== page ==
true and non-trivial social scientific propositions
A tangent from Teppo’s post… A well-known, true story goes like this. Nobel-winning economist Paul Samuelson, arguably the single biggest influence behind the mathematization of economics in the 20th century, was once challenged by the mathematician Stanislaw Ulam, who was skeptical of the value of social science, to name a single social scientific proposition which is both true and non-trivial. Samuelson couldn’t think of anything on the spot, but years later he realized what, in his mind, is the correct response: comparative advantage (see wikipedia).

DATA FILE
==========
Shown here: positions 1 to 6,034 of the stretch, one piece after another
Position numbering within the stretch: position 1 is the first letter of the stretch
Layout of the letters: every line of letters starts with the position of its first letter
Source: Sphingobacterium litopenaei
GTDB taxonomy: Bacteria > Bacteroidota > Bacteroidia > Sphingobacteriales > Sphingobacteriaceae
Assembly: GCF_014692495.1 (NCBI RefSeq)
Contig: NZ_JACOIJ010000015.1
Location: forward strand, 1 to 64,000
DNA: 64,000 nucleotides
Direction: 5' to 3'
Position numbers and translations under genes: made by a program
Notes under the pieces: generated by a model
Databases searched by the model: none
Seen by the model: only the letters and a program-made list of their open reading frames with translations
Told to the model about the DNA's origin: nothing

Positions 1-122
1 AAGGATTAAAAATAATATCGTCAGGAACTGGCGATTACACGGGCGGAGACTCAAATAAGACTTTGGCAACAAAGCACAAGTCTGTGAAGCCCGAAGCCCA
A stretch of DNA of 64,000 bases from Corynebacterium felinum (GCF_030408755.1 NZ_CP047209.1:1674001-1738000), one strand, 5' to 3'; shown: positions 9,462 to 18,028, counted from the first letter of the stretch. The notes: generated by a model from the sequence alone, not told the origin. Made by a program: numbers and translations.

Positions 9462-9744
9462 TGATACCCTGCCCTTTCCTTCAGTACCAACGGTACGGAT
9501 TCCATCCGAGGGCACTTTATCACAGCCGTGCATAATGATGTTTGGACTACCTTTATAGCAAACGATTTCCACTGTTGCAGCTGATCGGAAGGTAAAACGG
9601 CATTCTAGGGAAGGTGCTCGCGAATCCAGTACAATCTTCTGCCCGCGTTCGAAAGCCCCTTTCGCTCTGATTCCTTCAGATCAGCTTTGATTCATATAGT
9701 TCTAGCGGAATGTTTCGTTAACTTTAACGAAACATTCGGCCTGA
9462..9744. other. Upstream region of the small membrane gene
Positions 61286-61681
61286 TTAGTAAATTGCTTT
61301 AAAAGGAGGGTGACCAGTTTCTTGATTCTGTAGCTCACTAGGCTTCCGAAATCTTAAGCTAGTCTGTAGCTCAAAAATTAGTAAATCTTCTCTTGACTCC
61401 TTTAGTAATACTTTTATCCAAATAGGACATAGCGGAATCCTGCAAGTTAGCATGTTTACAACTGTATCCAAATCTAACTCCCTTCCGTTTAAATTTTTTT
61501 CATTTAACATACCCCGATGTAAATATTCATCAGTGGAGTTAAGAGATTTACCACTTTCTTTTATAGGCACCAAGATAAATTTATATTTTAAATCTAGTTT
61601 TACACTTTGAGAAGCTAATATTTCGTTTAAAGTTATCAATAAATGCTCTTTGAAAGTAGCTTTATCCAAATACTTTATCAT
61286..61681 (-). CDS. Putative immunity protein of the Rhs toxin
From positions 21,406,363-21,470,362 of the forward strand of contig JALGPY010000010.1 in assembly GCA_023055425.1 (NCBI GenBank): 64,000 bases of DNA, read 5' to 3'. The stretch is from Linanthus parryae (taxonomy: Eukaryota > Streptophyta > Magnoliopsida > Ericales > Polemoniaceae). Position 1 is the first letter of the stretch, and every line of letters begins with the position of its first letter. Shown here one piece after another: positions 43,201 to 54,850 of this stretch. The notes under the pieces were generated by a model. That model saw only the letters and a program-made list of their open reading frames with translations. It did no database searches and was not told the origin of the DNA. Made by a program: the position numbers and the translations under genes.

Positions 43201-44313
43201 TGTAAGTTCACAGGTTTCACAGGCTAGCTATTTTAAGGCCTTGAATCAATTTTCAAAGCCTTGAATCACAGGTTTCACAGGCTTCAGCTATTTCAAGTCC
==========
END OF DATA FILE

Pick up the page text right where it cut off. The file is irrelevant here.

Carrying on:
Regarding comparative advantage, Samuelson said:
That it is logically true need not be argued before a mathematician; that it is not trivial is attested by the thousands of important and intelligent men who have never been able to grasp the doctrine for themselves or to believe it after it was explained to them.
I think Samuelson’s choice of comparative advantage is an excellent one and probably the best choice from economics.
But what would be other good answers to Ulam’s question? Is there an obvious answer from sociology? From political science?